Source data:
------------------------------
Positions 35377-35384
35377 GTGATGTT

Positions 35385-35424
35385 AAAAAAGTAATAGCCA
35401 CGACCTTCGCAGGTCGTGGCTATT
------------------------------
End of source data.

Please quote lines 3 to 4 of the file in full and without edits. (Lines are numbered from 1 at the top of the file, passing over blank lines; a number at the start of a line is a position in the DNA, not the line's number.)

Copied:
Positions 35385-35424
35385 AAAAAAGTAATAGCCA